My goal was to harvest brassicas, carrots, and lettuce from November - March. This did not work out at all. Really, I had one major issue: my germination rates were abysmal.
|This bed should be full of broccoli and cabbage|
|A Bolted Broccoli Plant...sure is pretty|
Here's a PYO farm that has the Texas spring figured out. He's got lots of brassicas ready to harvest this April. So to have a successful spring crop, I gather that your brassicas need to be about half way to maturity by the first of March. Then they can mature during March and be ready for harvest in April.
So here is what I learned / will do differently to have a more successful fall-spring crop next year:
1. Improve Germination Rates : Start Seeds indoors - the soil in Aug-Sept is too warm for the fall crops to germinate. Many of the seeds laid there and germinated in Oct/Nov when they didn't have a chance to get large enough to survive winter.
2. Succession Sowing - Because growth rates are so variable during the fall - spring months, I am unsure as to when to plant for a Nov / Mar harvest. So this year I will sow on a 2-4 week schedule and keep good notes on which do better.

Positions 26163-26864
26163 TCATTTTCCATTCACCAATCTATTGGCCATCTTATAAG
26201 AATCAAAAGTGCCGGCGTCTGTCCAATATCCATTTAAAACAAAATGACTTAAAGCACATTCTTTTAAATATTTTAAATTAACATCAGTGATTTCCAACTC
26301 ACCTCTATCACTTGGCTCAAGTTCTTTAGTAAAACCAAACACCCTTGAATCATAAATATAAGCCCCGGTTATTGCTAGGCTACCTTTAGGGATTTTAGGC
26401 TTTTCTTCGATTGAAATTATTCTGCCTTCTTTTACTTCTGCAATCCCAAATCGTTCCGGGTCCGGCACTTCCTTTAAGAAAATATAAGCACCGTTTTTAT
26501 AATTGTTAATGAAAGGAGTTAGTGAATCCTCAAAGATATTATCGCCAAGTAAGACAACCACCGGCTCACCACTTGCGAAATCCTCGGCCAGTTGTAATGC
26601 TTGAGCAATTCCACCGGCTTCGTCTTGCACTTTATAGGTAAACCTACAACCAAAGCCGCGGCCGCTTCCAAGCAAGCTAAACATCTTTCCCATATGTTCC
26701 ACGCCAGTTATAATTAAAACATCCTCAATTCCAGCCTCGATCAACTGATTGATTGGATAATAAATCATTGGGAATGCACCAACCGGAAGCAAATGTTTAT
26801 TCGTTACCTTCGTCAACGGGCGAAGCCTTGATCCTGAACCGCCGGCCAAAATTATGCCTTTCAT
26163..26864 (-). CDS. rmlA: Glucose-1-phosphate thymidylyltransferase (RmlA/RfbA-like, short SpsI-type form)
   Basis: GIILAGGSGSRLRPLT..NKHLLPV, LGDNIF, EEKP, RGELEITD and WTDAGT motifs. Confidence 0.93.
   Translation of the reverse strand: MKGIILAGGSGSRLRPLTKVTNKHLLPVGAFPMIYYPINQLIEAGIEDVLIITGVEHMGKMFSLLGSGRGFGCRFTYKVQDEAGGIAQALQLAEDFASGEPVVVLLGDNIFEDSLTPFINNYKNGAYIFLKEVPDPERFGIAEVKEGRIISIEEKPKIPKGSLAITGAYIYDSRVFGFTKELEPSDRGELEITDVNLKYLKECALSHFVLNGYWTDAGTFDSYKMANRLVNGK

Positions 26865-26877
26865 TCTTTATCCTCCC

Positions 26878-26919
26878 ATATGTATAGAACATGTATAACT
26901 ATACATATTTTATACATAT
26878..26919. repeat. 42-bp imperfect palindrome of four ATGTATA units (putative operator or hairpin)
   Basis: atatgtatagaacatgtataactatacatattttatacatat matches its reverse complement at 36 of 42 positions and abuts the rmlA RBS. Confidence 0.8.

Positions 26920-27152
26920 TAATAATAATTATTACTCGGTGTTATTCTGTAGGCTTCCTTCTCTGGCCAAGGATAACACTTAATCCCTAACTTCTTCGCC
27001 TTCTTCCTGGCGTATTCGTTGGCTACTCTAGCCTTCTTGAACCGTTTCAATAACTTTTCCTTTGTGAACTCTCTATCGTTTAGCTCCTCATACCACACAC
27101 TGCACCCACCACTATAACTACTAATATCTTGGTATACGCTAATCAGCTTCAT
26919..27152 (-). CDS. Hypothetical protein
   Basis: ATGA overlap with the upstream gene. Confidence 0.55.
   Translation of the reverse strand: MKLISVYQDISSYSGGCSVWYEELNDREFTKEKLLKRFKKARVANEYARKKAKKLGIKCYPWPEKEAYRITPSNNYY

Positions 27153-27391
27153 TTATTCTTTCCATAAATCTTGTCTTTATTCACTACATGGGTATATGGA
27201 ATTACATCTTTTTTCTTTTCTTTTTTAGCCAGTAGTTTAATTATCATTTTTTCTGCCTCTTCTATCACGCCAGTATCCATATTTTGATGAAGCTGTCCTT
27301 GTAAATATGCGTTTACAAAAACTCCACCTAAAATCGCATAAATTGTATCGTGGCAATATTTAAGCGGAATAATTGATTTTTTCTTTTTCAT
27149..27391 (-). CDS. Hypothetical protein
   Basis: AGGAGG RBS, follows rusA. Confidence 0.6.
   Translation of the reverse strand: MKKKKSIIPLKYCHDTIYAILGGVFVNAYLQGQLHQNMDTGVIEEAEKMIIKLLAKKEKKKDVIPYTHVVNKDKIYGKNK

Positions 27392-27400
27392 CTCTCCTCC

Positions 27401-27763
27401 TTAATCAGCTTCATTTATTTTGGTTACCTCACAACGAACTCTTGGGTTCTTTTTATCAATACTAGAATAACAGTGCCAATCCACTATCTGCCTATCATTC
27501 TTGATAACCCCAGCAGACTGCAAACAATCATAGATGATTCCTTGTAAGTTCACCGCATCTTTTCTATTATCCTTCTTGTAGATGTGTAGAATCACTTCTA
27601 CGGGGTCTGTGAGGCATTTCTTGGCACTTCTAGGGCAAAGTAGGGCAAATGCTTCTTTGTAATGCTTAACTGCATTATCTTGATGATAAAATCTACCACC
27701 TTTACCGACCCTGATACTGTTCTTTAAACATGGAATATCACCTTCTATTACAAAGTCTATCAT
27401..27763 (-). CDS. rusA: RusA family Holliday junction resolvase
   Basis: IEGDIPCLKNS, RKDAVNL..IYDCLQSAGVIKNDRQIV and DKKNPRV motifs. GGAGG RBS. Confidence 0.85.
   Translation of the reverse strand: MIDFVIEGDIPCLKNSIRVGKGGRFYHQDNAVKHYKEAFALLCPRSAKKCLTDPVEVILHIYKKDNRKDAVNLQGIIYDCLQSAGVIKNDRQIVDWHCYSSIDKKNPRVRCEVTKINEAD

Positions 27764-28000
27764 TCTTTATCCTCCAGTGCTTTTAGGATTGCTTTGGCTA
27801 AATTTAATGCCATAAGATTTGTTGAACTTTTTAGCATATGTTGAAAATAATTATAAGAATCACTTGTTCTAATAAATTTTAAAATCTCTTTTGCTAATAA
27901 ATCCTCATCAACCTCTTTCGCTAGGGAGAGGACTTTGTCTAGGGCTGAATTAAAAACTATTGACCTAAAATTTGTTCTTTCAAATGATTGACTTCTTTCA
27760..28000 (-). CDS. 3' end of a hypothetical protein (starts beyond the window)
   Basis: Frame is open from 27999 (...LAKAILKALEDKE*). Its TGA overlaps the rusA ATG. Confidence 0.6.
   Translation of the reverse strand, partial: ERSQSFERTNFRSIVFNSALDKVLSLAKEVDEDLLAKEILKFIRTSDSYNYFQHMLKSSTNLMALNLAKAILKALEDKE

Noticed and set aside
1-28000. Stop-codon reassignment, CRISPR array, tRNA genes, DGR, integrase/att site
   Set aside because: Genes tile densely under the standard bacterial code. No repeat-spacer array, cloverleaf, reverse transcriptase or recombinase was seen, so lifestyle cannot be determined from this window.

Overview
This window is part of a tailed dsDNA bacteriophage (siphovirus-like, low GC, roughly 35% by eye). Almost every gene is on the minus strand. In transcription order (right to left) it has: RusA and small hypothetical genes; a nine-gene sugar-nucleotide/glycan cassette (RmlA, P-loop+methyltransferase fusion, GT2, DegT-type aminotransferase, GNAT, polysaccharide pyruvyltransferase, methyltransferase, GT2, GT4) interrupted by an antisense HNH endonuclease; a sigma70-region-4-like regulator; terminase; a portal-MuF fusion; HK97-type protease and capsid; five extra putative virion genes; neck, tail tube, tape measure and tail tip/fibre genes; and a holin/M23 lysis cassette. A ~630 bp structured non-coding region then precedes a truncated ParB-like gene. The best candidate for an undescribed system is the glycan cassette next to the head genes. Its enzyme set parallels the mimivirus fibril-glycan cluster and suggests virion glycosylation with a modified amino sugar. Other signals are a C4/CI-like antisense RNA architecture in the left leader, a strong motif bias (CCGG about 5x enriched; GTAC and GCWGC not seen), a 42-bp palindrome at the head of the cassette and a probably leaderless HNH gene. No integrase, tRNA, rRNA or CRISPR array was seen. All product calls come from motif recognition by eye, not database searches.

3. Remember Day Light Savings - last year I totally ignored the fact that the days got shorter in October. We don't get our first frost here until just beforeThanksgiving, so I thought I had plenty of time; but once it started getting dark at 5:30 pm, I knew my crops didn't have a chance to get any significant growth before the frosts started. So the few that did germinate where killed by the first frosts.
4. Fertilize. Fertilize. Fertilize. - Fall crops need nitrogen; something my soil is low in. So I will definitely need to be more diligent in fertilizing before planting and a couple of times during the growing season.
So if I am able to do these things, I think I will have a much more successful fall crop. But, my fall garden from last years gets an F.